She visited veterans hospitals, Jay Leno and schoolchildren around the state. She survived being hit by a car in Wisconsin that left part of a wing amputated and unable to fly.
Still Harriet, one of the state’s most recognizable ambassadors, lived to the ripe old age of 35. She was put down this week, officials at the National Eagle Center in southeastern Minnesota announced Thursday.
Harriet, who had called the Wabasha center home since 2000, had not been eating in recent days, an indication that she was near the end of her life, the center revealed. Without the medications provided through her food, she was in increasing pain.
“There were simply no more interventions that could extend and improve Harriet’s quality of life,” the center’s announcement read.
Harriet was taken Wednesday to the Raptor Center at the University of Minnesota, where she was euthanized.
“We believe the kindest thing to do was to keep her from a painful end and let her die peacefully in expert care,” said Rolf Thompson, the facility’s executive director. “When [the Raptor Center] told us there is nothing more we can do, we knew that the time had come to let her go.”
Harriet was a regular visitor to Department of Veterans Affairs hospitals, and her image lives on, thanks to her likeness being on the state’s Support Our Troops license plate.
“Now, every time I see one of those license plates, I get a little tear in my eye,” said MaryBeth Garrigan, the center’s former director and the eagle’s trainer upon her arrival.
Harriet’s role as the center’s first ambassador took her to New York and Los Angeles for appearances on national television, including the “Today Show” and “The Tonight Show with Jay Leno.”
In 2007, about the time the center moved from its downtown Wabasha storefront to along the edge of the Mississippi River, Harriet appeared in Washington, D.C., to celebrate the removal of the bald eagle from the endangered species list.
In an ode Thursday on the center’s Facebook page, Garrigan wrote, “This eagle was an amazing ambassador for her species. Many memories with this old girl — from training her in my backyard in St. Paul to presenting her to hundreds of patients at the VA hospitals.”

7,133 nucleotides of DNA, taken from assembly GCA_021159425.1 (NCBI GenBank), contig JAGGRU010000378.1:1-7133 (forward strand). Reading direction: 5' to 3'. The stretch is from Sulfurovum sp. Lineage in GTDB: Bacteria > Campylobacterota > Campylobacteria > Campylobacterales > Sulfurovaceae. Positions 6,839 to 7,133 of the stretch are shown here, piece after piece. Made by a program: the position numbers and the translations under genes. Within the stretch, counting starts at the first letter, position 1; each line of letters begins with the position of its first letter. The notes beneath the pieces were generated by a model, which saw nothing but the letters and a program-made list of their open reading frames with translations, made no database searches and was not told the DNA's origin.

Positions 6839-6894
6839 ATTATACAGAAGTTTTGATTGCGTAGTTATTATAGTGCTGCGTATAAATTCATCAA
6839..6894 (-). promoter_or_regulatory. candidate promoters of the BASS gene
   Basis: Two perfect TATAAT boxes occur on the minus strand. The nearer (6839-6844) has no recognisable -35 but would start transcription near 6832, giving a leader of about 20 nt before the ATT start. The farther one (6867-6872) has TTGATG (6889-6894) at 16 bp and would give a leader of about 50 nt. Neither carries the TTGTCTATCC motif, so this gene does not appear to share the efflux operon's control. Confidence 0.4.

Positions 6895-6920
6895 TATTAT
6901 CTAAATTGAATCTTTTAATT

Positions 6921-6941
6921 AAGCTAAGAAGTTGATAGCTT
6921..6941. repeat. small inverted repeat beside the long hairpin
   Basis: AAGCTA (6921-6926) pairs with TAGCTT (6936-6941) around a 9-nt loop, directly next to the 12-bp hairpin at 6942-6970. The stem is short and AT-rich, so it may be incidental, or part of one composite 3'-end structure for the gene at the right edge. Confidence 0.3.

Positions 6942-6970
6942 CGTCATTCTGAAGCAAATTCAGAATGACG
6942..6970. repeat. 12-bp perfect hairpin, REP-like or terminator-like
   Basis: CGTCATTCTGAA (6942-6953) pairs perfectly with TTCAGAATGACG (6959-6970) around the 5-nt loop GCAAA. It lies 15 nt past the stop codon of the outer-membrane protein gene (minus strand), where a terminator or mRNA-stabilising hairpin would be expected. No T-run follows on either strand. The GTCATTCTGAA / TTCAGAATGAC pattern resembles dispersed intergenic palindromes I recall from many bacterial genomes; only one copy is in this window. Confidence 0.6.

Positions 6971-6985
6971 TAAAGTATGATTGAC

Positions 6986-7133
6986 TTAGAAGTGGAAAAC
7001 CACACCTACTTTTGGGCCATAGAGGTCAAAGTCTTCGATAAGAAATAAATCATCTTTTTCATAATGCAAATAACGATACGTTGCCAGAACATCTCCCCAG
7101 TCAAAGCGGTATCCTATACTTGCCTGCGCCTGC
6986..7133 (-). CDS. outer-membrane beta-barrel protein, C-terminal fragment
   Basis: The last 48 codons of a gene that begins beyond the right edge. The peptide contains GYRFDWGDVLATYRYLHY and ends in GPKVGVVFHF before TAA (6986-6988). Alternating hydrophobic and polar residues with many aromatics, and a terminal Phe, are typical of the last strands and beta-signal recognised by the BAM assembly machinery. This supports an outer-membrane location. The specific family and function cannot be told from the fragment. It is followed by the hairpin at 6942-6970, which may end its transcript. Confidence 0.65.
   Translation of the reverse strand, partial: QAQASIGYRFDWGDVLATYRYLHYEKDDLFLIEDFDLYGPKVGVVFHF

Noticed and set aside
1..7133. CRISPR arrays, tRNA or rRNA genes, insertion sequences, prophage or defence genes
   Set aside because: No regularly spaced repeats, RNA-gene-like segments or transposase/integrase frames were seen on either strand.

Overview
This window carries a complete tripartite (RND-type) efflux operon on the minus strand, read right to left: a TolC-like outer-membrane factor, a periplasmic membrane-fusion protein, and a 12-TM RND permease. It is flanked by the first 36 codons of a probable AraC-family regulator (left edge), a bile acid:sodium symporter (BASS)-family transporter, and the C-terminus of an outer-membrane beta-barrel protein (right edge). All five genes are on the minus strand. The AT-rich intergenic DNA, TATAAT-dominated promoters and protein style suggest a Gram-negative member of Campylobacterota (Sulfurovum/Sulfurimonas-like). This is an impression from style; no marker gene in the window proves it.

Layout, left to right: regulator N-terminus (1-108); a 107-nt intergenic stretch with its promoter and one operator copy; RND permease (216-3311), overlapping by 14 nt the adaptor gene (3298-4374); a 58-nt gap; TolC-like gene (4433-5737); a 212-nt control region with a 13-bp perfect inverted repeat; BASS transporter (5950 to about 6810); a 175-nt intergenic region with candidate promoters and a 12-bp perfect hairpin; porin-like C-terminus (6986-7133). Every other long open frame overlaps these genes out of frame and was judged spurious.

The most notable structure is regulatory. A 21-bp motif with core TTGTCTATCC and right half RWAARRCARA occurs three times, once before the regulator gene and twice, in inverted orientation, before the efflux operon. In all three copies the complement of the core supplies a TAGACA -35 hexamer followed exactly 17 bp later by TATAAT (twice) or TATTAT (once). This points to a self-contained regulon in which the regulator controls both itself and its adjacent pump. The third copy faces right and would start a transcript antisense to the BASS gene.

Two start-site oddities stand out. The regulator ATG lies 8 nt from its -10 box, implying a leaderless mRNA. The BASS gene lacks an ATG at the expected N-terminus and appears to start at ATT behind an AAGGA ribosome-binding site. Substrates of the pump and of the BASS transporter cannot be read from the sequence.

Garrigan now teaches at the American Indian Magnet School in St. Paul, where Harriet made numerous visits. The school will hold a memorial for Harriet June 3 during a powwow.
“I don’t think there has been a bald eagle as well documented as Harriet,” Garrigan said. “It’s really fascinating that after 19 years in the wild that she did such an amazing job” interacting with humans.
As an eagle that lived nearly half its life in the wild, Harriet can be considered “quite old,” the center’s statement read, noting that she suffered from arthritis and cataracts. Wild eagles can expect to live 20 to 25 years, the center added.
In the spring of 1981, Harriet hatched in a large nest 86 feet up in a white pine on Palmer Lake in northeastern Wisconsin. That June, a researcher with the Wisconsin Department of Natural Resources climbed up to the nest and banded the young eaglet. The band made it possible to identify this eagle years later as the one struck by a vehicle in 1998. It was the same biologist, Ron Eckstein, who had banded her who also took the call when the bird was injured on the road.
Thousands of visitors over the years came to recognize Harriet by the feather tuft atop her head, the result of scar tissue and damage to feather follicles that occurred in the collision.
Advancing age and ailments forced Harriet to retire from public events in 2015.
Current eagle ambassadors Angel, Columbia, Donald and Was’aka continue in their roles, and soon will be joined by a young male bald eagle once his training is complete.